The interesting thing about Saban is that he resurrected three storied college programs: Michigan State, LSU, and Alabama. Michigan State had been bad for decades except for a couple of seasons before Saban arrived. While they didn't start winning NCs again, they clearly started getting things turned around. LSU had a long, rich history, but hadn't done much for decades when Saban moved there. Since he left, they've still won another NC, and they've never fallen off the national radar. I don't think I need to waste words talking about what he did with Alabama. People can hate him all they want, what the man has accomplished as a college football coach is simply amazing and unprecedented. Bear Bryant's career is the only one that comes close. I would NOT want to be the coach at Alabama who follows Nick Saban. It won't end well.
I don't know if I would say Pitt was a perennial power but they had a really good 10+ year run under Johnny Major and then Jackie Sherril. They were a top ten program throughout that time. With a national championship in 76. I think I read that in 1973, which would have been Tony Dorsette's freshman class, Pitt took something like 60 scholarship guys. That was the time of unlimited scholarships. They were keeping the Pennsylvania guys home.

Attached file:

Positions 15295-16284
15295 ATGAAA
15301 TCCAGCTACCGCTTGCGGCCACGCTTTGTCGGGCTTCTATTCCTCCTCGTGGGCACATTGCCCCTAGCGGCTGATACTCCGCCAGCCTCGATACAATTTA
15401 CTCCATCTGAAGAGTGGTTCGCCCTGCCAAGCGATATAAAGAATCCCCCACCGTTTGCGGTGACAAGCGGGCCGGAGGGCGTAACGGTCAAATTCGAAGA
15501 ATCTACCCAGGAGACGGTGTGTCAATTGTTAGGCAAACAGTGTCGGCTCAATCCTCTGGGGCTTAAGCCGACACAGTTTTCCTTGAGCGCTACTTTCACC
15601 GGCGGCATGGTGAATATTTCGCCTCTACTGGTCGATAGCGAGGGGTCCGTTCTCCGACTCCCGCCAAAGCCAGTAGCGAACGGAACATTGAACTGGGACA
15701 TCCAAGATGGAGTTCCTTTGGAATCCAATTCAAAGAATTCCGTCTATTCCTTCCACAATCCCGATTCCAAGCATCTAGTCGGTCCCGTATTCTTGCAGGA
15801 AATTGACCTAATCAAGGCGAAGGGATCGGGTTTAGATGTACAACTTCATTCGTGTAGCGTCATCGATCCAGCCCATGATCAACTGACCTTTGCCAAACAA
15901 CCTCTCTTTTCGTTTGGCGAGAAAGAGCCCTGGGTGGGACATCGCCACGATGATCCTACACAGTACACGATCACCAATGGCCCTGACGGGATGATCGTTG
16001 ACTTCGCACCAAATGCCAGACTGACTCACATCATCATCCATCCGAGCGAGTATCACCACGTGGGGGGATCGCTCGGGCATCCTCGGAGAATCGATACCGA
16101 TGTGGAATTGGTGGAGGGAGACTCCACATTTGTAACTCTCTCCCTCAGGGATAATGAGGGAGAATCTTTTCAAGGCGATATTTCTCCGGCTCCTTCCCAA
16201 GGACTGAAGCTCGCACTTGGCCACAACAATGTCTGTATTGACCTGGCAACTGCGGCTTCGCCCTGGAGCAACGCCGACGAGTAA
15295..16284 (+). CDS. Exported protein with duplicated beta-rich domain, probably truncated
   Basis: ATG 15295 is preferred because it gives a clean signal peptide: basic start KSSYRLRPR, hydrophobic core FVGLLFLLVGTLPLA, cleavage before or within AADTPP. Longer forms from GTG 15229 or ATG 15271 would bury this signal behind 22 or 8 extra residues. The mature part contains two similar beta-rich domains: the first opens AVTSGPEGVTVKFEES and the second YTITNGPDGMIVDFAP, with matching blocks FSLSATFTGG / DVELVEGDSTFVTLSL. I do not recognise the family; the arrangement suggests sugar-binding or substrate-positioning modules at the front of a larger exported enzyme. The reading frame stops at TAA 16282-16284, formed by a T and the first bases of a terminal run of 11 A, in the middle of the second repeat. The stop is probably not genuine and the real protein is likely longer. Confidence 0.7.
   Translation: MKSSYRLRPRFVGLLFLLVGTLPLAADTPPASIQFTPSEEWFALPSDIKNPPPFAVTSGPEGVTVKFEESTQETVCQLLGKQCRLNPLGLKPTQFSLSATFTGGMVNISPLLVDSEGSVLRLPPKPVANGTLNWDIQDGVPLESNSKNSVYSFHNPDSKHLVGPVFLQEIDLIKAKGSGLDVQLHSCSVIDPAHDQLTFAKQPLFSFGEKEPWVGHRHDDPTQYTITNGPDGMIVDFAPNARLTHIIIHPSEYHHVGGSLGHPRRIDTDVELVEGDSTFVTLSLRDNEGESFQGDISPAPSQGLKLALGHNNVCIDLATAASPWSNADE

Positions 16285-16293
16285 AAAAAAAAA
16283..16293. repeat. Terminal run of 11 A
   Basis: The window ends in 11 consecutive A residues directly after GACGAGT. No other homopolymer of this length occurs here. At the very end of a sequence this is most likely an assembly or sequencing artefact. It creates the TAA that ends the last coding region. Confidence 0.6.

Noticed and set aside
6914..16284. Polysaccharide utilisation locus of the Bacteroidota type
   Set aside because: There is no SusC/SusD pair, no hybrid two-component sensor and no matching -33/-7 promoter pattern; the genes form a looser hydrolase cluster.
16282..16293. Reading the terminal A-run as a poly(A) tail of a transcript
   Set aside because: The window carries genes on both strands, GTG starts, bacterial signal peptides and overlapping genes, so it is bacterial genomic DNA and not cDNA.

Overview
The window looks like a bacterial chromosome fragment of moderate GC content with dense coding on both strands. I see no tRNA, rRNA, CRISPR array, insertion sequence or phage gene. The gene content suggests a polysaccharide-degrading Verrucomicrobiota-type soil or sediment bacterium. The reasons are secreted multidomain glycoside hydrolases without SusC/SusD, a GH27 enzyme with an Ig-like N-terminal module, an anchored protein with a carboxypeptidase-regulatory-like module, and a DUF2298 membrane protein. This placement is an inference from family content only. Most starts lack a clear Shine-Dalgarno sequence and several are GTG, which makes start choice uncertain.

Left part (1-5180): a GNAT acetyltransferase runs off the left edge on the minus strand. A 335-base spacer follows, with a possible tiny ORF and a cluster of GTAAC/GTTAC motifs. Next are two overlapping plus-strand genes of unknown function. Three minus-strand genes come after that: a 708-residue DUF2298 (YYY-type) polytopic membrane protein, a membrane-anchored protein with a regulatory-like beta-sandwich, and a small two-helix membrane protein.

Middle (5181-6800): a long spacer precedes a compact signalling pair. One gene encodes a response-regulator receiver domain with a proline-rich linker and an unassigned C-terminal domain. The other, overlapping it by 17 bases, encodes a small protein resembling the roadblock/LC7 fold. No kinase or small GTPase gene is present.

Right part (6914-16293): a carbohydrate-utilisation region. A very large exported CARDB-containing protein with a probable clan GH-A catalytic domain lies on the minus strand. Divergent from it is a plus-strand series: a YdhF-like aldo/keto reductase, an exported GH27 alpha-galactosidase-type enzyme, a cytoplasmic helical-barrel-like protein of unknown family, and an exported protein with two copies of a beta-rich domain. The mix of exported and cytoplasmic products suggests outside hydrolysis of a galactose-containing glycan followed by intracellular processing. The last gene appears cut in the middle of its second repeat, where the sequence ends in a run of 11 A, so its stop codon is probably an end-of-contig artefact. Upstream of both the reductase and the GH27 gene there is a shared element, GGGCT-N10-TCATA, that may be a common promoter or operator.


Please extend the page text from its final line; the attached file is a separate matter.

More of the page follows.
They did have some good teams here and there before that though.

Johnny Major actually coached at Iowa State before he was at Pitt. I'm sure you knew that. He had Jackie Sherril and Jimmy Johnson on his staff. I think there were a couple other guys that became HC on that staff also.

It is not lost on me that kids that were born after 1980 think the Florida schools were always good. They were usually fairly bad to mediocre. Good players from Florida went to Alabama, Georgia, or Tennessee to play football if it was in the SEC. Most of the good black players went North or played at traditionally black colleges. Black kids didn't really start playing for SEC schools in numbers until the early 70's.
 
In the 80s and 90s the B1G and the SEC were in a down time. At that point the ACC and Big 8 and Miami were dominating. 81-95 there were no NC from either the B1G or SEC. (PSU had 2 but they were not yet B1G)
Yes, exactly (except for Alabama in '92), which is why I used those examples. Most SEC fans now would be shocked to know how mediocre their league was for so long. Even in the late 60s and 70s, it was rare that anyone in the SEC was a national contender besides Alabama.